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The holidays don’t have to be perfect

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POSTED December 19, 2012 5:30 p.m.


209 Health & Wellness

The holidays are right around the corner.

For some folks, the expectations of Thanksgiving, Christmas and even New Years’ may be running at an all-time high, while the bills and other personal woes continue to stockpile.

Worse yet are those having to deal with the loss of a loved one.

“The holidays are when you miss them the most,” said Carrie Lane, who is the manager of bereavement and spiritual services at the Hospice of San Joaquin.

Each year, she conducts “Coping with the Holiday” workshops at the Stockton Hospice House at 3888 Pacific Ave. The two-day workshops are held Nov. 10 and Nov. 14.

Lane noted that dealing with the holiday blues may differ from person to person. “It’s not a one size fits all,” she added.

Gone but not forgotten, Lane recommended honoring the memory of that loved one at the Thanksgiving or Christmas dinner table.

The Hospice does just that with the Tree of Lights – each string of LED lights represents the passing of a loved one to cancer in their respective communities – in Manteca, Tracy, Lockeford, Rio Vista and, for the first time, Ripon, to kick off the holidays.

In Manteca, the first Hospice office recently opened at 178 W. North St. near Maple Street, with new support groups starting up in January, according to Lane.

Other ways to deal with the loss of a loved one during the holidays include lighting a candle and putting up a special Christmas ornament in their memory.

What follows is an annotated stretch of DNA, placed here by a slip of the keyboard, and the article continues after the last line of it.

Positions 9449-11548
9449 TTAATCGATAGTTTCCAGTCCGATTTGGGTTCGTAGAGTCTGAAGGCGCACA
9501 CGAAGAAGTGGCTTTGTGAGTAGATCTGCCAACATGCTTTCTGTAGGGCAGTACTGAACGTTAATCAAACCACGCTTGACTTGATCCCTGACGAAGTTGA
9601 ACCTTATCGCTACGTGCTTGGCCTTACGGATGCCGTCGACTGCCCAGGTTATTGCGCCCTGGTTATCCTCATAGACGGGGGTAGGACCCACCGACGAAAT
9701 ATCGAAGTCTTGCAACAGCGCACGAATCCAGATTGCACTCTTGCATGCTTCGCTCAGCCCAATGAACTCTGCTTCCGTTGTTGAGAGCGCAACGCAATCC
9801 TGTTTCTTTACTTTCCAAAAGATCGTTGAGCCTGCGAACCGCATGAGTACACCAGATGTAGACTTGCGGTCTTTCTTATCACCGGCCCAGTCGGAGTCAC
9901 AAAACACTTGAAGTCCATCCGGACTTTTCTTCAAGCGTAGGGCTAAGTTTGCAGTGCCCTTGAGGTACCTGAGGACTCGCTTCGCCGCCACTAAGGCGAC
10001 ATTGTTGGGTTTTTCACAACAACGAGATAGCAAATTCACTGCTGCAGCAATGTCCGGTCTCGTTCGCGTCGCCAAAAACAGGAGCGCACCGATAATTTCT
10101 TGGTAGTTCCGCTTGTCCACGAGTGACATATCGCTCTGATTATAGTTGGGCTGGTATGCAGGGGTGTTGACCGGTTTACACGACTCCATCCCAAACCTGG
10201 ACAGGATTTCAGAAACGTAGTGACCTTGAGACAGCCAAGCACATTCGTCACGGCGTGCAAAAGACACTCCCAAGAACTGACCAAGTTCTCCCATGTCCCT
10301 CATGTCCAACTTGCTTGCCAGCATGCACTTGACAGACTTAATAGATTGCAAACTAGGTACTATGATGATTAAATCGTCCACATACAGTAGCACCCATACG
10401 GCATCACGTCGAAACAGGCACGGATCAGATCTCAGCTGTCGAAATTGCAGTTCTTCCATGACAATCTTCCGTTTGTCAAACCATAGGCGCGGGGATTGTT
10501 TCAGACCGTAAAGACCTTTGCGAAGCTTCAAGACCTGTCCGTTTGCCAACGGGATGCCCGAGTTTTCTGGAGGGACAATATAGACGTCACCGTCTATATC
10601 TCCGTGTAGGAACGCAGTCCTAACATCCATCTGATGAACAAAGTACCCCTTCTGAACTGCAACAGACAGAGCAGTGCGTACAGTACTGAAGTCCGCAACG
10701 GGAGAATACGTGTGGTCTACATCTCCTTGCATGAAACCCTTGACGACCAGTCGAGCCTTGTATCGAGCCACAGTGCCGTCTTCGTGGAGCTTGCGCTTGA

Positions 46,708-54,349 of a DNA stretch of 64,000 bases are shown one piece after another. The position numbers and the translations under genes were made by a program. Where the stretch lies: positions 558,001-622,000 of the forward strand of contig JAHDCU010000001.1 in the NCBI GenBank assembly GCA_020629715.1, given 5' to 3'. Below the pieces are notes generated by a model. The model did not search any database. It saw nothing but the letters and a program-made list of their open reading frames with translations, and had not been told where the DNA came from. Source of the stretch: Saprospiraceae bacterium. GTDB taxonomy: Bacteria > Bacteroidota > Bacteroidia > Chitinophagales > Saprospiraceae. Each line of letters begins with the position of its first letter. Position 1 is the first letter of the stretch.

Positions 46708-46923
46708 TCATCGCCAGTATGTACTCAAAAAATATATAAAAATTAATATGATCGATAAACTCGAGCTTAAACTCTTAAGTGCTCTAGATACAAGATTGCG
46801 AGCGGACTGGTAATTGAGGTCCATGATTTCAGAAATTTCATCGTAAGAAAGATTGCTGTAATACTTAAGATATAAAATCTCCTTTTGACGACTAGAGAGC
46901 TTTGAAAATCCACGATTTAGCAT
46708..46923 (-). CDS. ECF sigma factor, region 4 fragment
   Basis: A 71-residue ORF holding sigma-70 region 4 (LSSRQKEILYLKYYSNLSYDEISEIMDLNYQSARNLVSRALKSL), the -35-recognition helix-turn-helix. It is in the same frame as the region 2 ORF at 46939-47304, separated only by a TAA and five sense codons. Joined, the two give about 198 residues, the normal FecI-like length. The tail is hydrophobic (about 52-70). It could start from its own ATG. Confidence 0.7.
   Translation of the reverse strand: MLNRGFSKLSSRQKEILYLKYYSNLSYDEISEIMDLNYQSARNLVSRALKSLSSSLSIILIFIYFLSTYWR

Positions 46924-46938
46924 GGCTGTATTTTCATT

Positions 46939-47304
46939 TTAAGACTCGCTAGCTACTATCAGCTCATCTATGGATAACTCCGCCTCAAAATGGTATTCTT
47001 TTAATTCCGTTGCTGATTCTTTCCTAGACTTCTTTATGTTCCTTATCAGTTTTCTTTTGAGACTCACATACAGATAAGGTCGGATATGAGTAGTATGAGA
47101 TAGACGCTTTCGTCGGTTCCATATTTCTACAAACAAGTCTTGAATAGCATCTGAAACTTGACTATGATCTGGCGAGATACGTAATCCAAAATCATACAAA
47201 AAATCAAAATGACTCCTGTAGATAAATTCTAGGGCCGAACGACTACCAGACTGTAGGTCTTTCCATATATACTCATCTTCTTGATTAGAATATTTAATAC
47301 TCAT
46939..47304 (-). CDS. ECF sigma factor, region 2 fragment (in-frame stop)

“It’s always good to share those old pictures and talk about the good times,” Lane said.

Meanwhile, Psychology Today offered several suggestions on easing the burden come this time of year. In “10 Tips to Beat the Holiday Blues” by Mark Sichel (The Therapist Is In: What I know about therapy) some of tips on that list included:

• Be reasonable with your schedule. Don’t overbook yourself into a state of exhaustion as this makes people cranking, irritable and depressed.

• Organize your time based on priorities and stay the course.

• Don’t expect the holidays to be same as when you were a child.

• Change things up by volunteering to serve holiday dinner at a homeless shelter or work with the number of groups that help underprivileged or hospitalized children. No one can be depressed when involved in community service.

• Plan unstructured, low-cost fun activities such as taking a drive to see the Christmas-decorated homes or go window shopping.

• Drink in moderation. Alcohol is a depressant and, thus, can contribute to depression and anxiety.

• Make time for yourself by doing physical and wellness activities (aerobic exercises, yoga, massage, or brisk, fast walks).

In addition, the demands of the season – shopping, cooking, travel, houseguests, family reunions and office parties – coupled with overeating, overdrinking, and fatigue could affect the mood changes in a person.

Lane believes people should lower their expectations come the holidays.

“We want things to be like what we see on TV and what’s portrayed in the media. But reality is the holidays are never this fabulous Norman Rockwell painting,” she said.

Change, in this case, can be good.

“Don’t be afraid to change a tradition and make a new one,” said Lane. “For example, let someone else host the meals.

She added: “(The holidays) don’t have to be perfect.”

For those having a tough time financially, she suggested that they should express their situation to other family members.

“You might have to think outside the box,” said Lane.

Drawing names from a hat and buying a gift – those involved, for example, can jot down three items at a price to be determined on their wish list – for just that one person is one option.

For more information on coping with the holidays, call Hospice at San Joaquin at 209-957-3888 or log on to

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